Close defeats are becoming all too familiar for the Pittsburgh Steelers, who have dropped three of their four games this season by a combined nine points.
The one they endured Sunday was more difficult to digest than the rest.
What could have been remembered as a storybook comeback victory led by third-string quarterback Devlin Hodges disintegrated into a 26-23 overtime loss to the Baltimore Ravens at Heinz Field.
After overcoming 10-0 and 17-7 deficits to take a 23-20 lead with less than three minutes remaining, the Steelers watched Justin Tucker kick a tying field goal with 10 seconds left in regulation and the winner with 5:26 left in OT. That field goal was set up by a JuJu Smith-Schuster fumble that gave the Ravens the ball at the Steelers 34.
The final two of Tucker’s four field goals traveled 48 and 46 yards, respectively. When his final one sneaked inside the left upright, it dropped the Steelers to 1-4 and kept the Ravens in first place in the AFC North at 3-2.
“It’s painful, as it should be,” coach Mike Tomlin said. “Tough, hard-fought game. We’ll do what we normally do. We’ll assess it and prepare for our next opportunity. We won’t blink. We won’t make excuses for our current state. We won’t seek sympathy.”
The Steelers make their second trip to the West Coast in four weeks when they play at the Los Angeles Chargers on Sunday night. They are 1-6 on the far coast during Tomlin’s tenure, and they might be tasked with playing without quarterback Mason Rudolph, who was knocked from the game in the third quarter with a concussion.
Hodges replaced Rudolph and directed a touchdown drive that gave the Steelers a 20-17 lead with 3:42 left in the third and a field-goal drive that provided a 23-20 advantage with 2:37 left in regulation.
It was a surreal scene considering Hodges was an undrafted free agent from Division I FCS Samford who was signed out of a rookie tryout camp. Hodges was cut after the preseason but rejoined the Steelers after they traded Joshua Dobbs to Jacksonville on Sept. 9.
Hodges completed 7 of 9 passes for 68 yards against the Ravens.
“We love him,” tackle Alejandro Villanueva said. “He’s a hell of a football player. His college resume is pretty impressive. A lot of people don’t know about him, but we’re excited to have him on the team.”
Rudolph completed 13 of 20 passes for 131 yards and a touchdown before departing. He was injured when he took a shot under the chin from safety Earl Thomas’ helmet. Thomas was penalized 15 yards for roughing the passer.
Rudolph was prone for several moments, then sat up and was assisted from the field by teammates when the motorized medical cart stalled.
“When he was on the ground, it looked like it was a lot more serious than just a simple hit,” Villanueva said. “Everybody’s got the CPR, and he was breathing, which was good. (But) he wasn’t having a good time.”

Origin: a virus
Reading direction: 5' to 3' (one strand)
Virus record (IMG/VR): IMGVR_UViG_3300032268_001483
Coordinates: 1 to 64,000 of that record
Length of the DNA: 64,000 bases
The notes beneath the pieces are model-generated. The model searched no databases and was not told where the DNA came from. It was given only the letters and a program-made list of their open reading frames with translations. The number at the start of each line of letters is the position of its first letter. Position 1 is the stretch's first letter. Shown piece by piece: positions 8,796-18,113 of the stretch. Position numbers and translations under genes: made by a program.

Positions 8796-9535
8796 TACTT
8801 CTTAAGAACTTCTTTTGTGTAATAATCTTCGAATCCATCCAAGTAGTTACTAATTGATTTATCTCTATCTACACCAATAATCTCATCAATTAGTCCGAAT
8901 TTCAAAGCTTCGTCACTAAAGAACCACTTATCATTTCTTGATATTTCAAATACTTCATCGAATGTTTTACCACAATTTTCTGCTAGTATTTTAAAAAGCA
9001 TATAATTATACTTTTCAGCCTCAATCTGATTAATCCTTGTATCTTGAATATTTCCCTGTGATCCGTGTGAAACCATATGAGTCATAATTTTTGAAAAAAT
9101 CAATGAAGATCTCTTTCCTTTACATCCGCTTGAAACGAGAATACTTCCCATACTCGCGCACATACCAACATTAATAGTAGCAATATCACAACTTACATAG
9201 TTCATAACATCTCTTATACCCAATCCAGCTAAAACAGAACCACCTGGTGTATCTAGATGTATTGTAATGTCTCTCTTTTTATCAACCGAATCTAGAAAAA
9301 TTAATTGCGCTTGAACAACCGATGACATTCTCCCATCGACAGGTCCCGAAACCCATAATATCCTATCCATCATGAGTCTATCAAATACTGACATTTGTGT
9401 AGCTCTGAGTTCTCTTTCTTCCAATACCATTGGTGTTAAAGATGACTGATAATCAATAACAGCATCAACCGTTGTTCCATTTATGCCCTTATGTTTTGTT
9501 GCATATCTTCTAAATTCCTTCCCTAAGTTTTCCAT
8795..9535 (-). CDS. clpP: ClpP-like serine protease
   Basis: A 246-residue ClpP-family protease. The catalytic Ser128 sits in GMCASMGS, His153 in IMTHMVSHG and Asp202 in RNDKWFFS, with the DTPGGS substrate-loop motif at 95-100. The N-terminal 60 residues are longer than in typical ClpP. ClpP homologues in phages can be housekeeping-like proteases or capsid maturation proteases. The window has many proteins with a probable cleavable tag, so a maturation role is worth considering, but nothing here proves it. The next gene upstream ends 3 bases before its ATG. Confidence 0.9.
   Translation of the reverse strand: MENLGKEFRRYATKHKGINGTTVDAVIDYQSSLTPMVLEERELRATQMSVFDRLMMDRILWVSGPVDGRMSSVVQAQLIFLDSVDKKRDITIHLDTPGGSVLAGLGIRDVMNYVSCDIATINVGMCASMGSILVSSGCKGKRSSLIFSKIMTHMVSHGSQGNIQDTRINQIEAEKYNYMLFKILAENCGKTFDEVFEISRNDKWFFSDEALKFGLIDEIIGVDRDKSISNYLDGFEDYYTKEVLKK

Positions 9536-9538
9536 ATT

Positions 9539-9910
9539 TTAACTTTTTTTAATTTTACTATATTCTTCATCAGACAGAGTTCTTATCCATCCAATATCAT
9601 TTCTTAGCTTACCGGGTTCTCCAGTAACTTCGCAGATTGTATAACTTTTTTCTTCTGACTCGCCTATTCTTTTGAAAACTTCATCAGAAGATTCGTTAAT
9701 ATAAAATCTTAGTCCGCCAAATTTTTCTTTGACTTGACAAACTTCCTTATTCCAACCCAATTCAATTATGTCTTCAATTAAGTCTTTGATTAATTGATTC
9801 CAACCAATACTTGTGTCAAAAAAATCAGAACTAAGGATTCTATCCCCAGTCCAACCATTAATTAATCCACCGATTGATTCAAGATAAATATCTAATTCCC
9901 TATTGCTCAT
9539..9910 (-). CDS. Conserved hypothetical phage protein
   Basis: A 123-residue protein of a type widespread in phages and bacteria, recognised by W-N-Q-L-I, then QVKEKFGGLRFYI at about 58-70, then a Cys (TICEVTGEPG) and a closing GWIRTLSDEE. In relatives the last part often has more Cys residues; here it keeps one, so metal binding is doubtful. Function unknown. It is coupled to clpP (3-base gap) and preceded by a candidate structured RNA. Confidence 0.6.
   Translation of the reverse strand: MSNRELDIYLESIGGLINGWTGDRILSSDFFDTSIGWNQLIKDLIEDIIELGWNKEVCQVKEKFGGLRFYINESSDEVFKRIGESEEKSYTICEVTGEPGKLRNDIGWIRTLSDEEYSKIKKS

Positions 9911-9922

Hodges converted a third-and-8 with a 13-yard pass to Diontae Johnson, and a 14-yard pass to Vance McDonald set up James Conner’s 1-yard touchdown that provided the Steelers with their first lead.
Chris Boswell’s third field goal, a 33-yarder, set up Hodges to be the hero.
The feel-good moment, however, was spoiled when the Ravens, benefiting from a roughing-the-passer call against linebacker Ola Adeniyi, moved the ball to the Steelers 30, where Tucker booted the tying field goal.
For the overtime coin toss, captain Cameron Heyward was sent out with instructions to kick away and have the Steelers defense the south — or open — end zone. Unhappy with a kickoff return unit that averaged 14 yards on three attempts, Tomlin didn’t want his offense being potentially hurt again by poor field position to open overtime.
“Mike T challenged us, and we embraced that challenge,” Heyward said. “We have to continue to keep going.”
A defense that had five sacks and three interceptions yet was on the field for 39 minutes forced a three-and-out, and the Steelers got the ball back at their 32.
“We got off the field,” Heyward said, “but we got a bad break, and we have to make the stop.”
Heyward was referring to Smith-Schuster’s fumble on the second play. Hodges threw a 10-yard completion to Smith-Schuster at the Steelers 45, but cornerback Marlon Humphrey punched the ball out and recovered at the 34. The play was reviewed by replay officials but was upheld.
“Just protect the ball and squeeze it hard,” Smith-Schuster said.
It was reminiscent of Smith-Schuster’s fumble in the final minute of the Steelers’ 31-28 loss at New Orleans last season, a defeat that knocked them out of first place and ultimately cost them a playoff berth.
“I feel terrible,” Smith-Schuster said. “Literally the worst feeling ever.”
All that was left was for Jackson to position Tucker, the most accurate kicker in the NFL history, for the winning field goal. It left the Steelers on the losing end of another close game that has defined this rivalry. Of the past 27 meetings, 20 have been decided by one score, with 14 coming down to three points or less.
“We’re not far,” safety Minkah Fitzpatrick said. “One-and-four doesn’t reflect where this team is at. I think we’re a really good team, a really solid team. We’re just going to keep getting better week to week.”